12 Angry Men (Ghostlight Theatre Company)
September 9 – 23
Reginald Rose’s iconic “12 Angry Men” is a classic of the theatre. The courtroom drama may be set in 1950s New York, but as brand new not-for-profit community theatre group Ghostlight Theatre Company shows us, the only thing truly dated about the work is its title. While we still have a dozen ‘men with ties’ deciding the fate of a teenager (in this case of a lowered, 16 years of age) accused of murdering his abusive father, this contemporary take includes female performers in some of the roles and the use gender neutral pronouns, amongst other tweaks that easily transport the story into consideration through a modern lens.
As the case’s judge reminds the titular jurors in introduction, “Murder in the first degree—premeditated homicide—is the most serious charge in our criminal courts… your verdict must be unanimous… (and) the death sentence is mandatory in this case”. While eleven are convinced of his guilt, however, despite the testimony of an alleged eye witness to the killing, one has doubt… and reasonable doubt is a safeguard that has enormous value in the legal system. “This is somebody’s life,” Juror Number 8 tells his peers. “We can’t decide in five minutes.” And so the story continues over two and a bit tense hours (including interval) under Susan O’Toole Cridland’s taut direction which ensures that the audience remains gripped for its duration.
Greg Delchau’s stage design places us firmly within the 1954 court jury room. There is nothing to hide within the confines of the locked room and the resulting tension is engrossing. Far from coming across like a play reading from around its centrepiece table, however, the action is ongoing with natural movement that does not distract from where focus is required. Blocking is effective to ensure authentic physical movement maintains audience interest while adding to the action of rising tensions as the group attempt to come to a consensus through discussion of probability vs possibility, because before DNA and CCTV, there was just speculation.
Even if the evolution of the afternoon’s heat into an Act Two rain storm threatens to overwhelm the audibility of some dialogue, this is a play of words much more than action. Its success relies on its cast in bringing its words to life while creating their own characters, with its range of personalities adding to its conflict. Jon Darbro gives a controlled performance as the central character of the play, Juror 8, the only one to initially vote not guilty, thus preventing an immediate unanimous guilty decision. He effectively balances the architect’s mild-mannered nature with the charisma needed to build a case of reasonable doubt in the minds of others, methodically taking us along for the ride through his reasoning. In contrast, Mark Blackmore balances Juror 3’s entitled rising self-righteousness with the grief of an angry father determined for some sort of justice.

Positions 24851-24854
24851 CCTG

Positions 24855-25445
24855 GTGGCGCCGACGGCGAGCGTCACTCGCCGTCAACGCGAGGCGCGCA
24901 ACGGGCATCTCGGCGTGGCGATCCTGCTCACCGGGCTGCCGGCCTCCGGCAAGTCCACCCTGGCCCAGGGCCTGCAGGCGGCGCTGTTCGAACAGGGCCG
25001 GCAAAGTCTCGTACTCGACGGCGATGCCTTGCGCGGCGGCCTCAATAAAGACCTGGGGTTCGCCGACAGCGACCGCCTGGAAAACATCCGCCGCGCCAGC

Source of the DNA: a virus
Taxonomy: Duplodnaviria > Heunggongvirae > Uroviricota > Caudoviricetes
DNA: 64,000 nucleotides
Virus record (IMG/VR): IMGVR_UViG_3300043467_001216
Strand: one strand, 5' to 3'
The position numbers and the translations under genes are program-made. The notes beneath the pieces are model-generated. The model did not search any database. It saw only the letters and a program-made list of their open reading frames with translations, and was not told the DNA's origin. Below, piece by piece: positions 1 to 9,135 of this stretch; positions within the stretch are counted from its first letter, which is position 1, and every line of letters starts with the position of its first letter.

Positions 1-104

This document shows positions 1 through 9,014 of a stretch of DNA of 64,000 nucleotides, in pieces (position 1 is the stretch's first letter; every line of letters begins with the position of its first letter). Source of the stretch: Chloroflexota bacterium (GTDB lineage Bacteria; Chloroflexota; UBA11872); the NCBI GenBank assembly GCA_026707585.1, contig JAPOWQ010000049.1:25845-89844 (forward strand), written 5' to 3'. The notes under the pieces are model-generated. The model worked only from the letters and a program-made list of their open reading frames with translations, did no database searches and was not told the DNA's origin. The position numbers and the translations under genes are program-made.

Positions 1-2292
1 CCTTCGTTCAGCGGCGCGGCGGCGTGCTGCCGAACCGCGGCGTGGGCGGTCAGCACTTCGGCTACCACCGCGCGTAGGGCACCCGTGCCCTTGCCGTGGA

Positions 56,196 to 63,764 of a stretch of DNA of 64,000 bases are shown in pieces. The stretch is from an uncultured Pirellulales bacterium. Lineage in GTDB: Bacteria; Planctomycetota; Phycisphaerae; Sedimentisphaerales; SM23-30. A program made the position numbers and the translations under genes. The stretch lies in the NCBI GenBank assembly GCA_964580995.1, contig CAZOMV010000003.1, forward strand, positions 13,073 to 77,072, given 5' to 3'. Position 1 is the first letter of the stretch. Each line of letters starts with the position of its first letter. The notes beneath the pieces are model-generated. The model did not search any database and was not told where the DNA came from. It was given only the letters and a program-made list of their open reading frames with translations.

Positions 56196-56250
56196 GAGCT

Also of note, Luke Lilley is excellent in portrayal of die-hard baseball fan Juror 7, frustrated by the sceptical caution which forces the group to more carefully consider the evidence before jumping to the initially anticipated hasty verdict. It’s an absorbing performance physicalised by anxious moments to keep us focussed on the fast-talking salesman’s motivations and mindset. John Stibbard also insightfully establishes his character, the elderly Juror 9, as one who may not speak much, but when he does, speaks thoughtful sense arising from quiet observation of the trial’s witnesses. And they are well supported by David Murdoch, Aether Beyond, Mark Blackmore, Lindi Milbourne, Tallis Tutunoa, Greg Delchau, Sandra Harman, Amanda Burgess and Julia Cox as the other jury members we see gradually reconsidering their positions.
Each of the jurors has their own agenda and Murdoch is solid as the calm and methodical, but consequently frustrated, foreman trying to keep the group of headstrong strangers in order, especially when under fire from Harmon’s brash Juror 10, who is without tact or any sense of civic duty. Rude and prejudiced in a deep-seated ‘us versus them’ mentality, Juror 10’s explosive xenophobic rant results in one of the most memorable moments of the play. When, provoked by consideration of the accused’s upbringing in the worst part of town, into unleash about how ‘the kids who crawl outa those places are real trash’, the in-turn movement of other characters turning their back from their various vantage points around the room, creates a clever statement both in and of itself but simultaneously about how far we have come from the context of the story’s first creation.
It is this considered approach to the play’s reimagining, that makes for a powerful production from start to the finish. Indeed, Ghostlight Theatre Company’s “12 Angry Men” is a riveting, rewarding revisit of a classic that not only respects the original text, but finds a place for it from a contemporary perspective. One can now only await with anticipation the new company’s next work.